Crook's Bridge, Wreay
Wreay is a small village in Cumberland, close to the City of Carlisle, in that city's parish of St Cuthbert Without. Wreay stands by the River Petteril. The M6 motorway, A6 trunk road and West Coast Main Line railway all skirt the village.
The name "Wreay" is pronounced ˈriːə (ree-a). It is of Anglo-Saxon origin. It is not though recorded in the Domesday Book of 1086 since the village and the greater part of Cumberland was then part of Scotland.
The parish church is St Mary's, which has in the churchyard a noted mausoleum, and a copy of the 7th-century Bewcastle Cross.
The church, designed and built in basilica form in 1840–42 by the local landowner Sara or Sarah Losh, exhibits an original style which she called "early Saxon or modified Lombard". It makes striking use of carved plant and animal motifs. As the church website points out, "St Mary’s embodies many of the attributes of the Arts and Crafts Movement and yet predates it by some 50 years." The carvings embody symbolism that "refers to death, rebirth and eternity, drawing upon Christian, pagan and personal references. It is a Grade II* listed building.
The church replaced a small medieval chapel on a different site, which had become dilapidated by the 1830s. Recent repairs and restoration of the church have involved relaying sandstone roof slabs, internal redecoration, installation of a new heating and lighting system and the construction of a new vestry. The church received a private visit from HRH Prince Charles in 2009.
Near the church is a Grade II listed mausoleum designed by Sara Losh and erected in 1850 in memory of her sister Katharine (1787–1817). Plans to restore the Grade II chapel of rest designed by Sara Losh were announced in 2012.
Next to the mausoleum is a Grade II listed reconstruction of the Saxon Bewcastle Cross, erected by Sara Losh around 1835, possibly in memory of her parents, John and Isabella Losh. but with an inscription apparently referring to the recent loss of her sister. Also by Sara Losh is the Grade II listed sexton's cottage.
The chapel was recorded in William Hutchinson’s directory of Cumberland, published in 1738: "The chapel of Wrea, in the parish of St Cuthbert is as ancient, at least, as the reign of King Henry II, for in the year 1319 Bishop Halton allowed a chaplain to it to attend divine office on condition that he resided upon the place.... The chapelry consists of the villages of Wrea of 20 families and Newbiggin."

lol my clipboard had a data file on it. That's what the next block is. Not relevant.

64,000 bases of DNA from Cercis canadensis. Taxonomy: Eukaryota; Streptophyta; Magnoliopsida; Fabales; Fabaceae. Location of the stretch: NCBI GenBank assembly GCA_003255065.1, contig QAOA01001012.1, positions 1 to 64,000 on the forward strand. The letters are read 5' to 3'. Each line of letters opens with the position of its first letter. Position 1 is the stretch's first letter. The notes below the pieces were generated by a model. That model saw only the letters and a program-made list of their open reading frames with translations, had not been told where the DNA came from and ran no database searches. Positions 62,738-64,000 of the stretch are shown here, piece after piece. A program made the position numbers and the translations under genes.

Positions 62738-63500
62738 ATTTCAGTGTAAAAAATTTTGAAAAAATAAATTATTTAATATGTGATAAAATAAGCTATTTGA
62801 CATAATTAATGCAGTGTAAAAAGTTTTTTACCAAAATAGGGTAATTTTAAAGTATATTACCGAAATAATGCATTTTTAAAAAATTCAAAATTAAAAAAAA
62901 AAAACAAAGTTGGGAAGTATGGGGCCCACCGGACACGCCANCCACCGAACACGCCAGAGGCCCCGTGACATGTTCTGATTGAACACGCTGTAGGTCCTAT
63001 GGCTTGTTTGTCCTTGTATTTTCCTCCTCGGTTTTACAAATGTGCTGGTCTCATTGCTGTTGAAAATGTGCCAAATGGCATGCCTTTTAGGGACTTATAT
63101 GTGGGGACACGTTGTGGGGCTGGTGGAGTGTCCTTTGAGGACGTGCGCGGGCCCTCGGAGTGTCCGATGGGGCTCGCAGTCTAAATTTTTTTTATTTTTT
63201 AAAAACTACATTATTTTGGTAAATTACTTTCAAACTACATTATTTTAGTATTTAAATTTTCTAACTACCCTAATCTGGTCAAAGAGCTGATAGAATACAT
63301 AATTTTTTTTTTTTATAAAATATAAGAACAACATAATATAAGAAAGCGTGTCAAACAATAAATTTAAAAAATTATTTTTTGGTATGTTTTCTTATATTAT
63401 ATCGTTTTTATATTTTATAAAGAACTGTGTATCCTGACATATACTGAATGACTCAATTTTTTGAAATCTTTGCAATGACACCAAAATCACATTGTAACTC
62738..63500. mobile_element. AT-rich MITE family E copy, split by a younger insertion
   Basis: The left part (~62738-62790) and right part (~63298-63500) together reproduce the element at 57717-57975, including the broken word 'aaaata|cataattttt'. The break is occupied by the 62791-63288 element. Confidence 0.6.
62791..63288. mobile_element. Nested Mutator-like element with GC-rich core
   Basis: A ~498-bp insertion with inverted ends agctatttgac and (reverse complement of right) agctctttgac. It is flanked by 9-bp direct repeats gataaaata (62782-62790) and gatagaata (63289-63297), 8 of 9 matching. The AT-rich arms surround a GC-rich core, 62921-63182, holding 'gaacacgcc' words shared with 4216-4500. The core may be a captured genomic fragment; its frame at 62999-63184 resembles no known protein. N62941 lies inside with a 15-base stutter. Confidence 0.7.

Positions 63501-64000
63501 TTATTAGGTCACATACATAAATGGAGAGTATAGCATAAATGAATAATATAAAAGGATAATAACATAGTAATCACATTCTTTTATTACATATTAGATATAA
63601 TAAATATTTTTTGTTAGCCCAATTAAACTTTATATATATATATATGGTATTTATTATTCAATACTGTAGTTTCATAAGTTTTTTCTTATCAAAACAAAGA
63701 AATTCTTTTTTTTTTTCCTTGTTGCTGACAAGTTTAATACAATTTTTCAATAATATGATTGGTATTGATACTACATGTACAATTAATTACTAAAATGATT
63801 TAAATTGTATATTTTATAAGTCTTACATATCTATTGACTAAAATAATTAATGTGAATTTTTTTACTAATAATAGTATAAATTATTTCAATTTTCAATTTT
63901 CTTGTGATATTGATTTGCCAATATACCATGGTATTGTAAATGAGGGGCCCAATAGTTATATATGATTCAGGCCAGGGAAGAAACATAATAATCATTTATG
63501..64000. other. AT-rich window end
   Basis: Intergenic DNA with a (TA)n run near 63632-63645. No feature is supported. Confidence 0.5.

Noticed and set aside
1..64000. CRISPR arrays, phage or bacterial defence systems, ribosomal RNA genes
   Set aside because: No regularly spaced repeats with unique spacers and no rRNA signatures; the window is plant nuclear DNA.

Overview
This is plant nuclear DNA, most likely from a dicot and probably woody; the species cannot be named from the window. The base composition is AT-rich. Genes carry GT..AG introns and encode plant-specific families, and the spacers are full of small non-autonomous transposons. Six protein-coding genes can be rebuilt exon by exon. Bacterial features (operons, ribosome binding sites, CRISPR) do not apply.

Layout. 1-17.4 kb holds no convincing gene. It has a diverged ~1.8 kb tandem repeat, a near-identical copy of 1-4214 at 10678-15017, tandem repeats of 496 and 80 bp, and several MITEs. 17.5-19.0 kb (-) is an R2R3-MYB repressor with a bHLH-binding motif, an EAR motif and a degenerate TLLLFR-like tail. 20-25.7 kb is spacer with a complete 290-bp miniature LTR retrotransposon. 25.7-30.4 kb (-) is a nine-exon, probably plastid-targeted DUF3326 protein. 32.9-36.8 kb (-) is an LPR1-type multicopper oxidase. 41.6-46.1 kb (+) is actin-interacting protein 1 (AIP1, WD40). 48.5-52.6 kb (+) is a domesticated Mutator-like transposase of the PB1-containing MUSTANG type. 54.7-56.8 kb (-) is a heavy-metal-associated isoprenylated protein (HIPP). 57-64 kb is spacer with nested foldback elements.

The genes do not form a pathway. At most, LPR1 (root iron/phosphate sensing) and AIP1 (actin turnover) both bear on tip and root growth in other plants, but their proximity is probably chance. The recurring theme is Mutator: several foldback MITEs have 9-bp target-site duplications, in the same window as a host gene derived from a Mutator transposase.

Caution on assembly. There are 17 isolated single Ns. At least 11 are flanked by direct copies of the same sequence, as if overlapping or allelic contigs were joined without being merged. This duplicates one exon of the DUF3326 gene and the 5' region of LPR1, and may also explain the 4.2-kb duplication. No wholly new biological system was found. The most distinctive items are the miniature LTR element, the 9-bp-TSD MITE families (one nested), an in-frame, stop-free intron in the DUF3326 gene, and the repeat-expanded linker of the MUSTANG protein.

An entry for the village appeared in 1870–72, in John Marius Wilson's Imperial Gazetteer of England and Wales: "WREAY, a chapelry in Carlisle-St. Mary parish, Cumberland; on the Lancaster and Carlisle railway, 5½ miles SSE of Carlisle. It has a post-office under Carlisle, and a r. station. Acres, 1,088. Real property, £1,967. Pop., 166. Houses, 31. The property is divided among a few. The living is a p. curacy in the diocese of Carlisle. Value, £86.* Patrons, the Dean and Chapter of Carlisle. The church was built in 1739 [sic; 1839?]. There is a partially endowed school."
Scalesheugh Hall, which stands near the church, dates from 1746 and was enlarged in 1913–14. It now houses a residential home for cerebral palsy sufferers. There is no physical evidence for the 1684 date over the archway to the farmhouse, and this may refer to references to the family. The house was built in 1913 to 1914 for John R Harrison by the Glasgow architect Alexander N Paterson.
There are the remains of a Roman fort at Park Farm House half a mile northeast of the village, to the west of the Roman road from York to Carlisle.
Visitors to the Plough on Shrove Tuesday 1790 were the local landowner and industrialist John Losh (died 1814), father of Sara and resident at the mansion of Woodside, three miles up the road, Charles Howard, 11th Duke of Norfolk, Losh's brother James, and his cousin Joseph Liddell. They began the custom of annually electing a Mayor of Wreay, but this was abolished 90 years later due to rowdyism.
The Twelve Men of Wreay
Since the 1660s local trustees known as the Twelve Men of Wreay have met at the Plough Inn at Candlemas. Originally local landowners, they contributed to the upkeep of the church, appointed and paid the salary of the priest-cum-schoolmaster, and acted as guardians of the poor.
The Twelve, who second new members as required, still meet annually. Traditionally they would eat a meal of bread, cheese, oatcake, butter and ale, smoke long clay pipes, tell tales of bygone days, and sing songs.
There is a path from the village to Wreay Woods Nature Reserve, a remnant of a much larger expanse of woodland alongside the River Petteril, managed by the local Wildlife Trust.
In March 2015, the parish council adopted a village flag. This distinctive design was first devised in the 1980s, but with its bell-and pipes motif in the upper fly. The flag was reversed at the recommendation of the Flag Institute in 2015 for better visibility of the motif in the upper hoist.
The green field is for the verdant location of the village and the golden cross for the bold faith of Wreay. The pipes stand for the Twelve Men of Wreay, and the silvern bell has a place in village history also.
About the village
The village primary school has around 100 pupils.
The village has an equestrian centre.
Wreay railway station, on what became the West Coast Main Line, opened in 1843 but closed in 1953.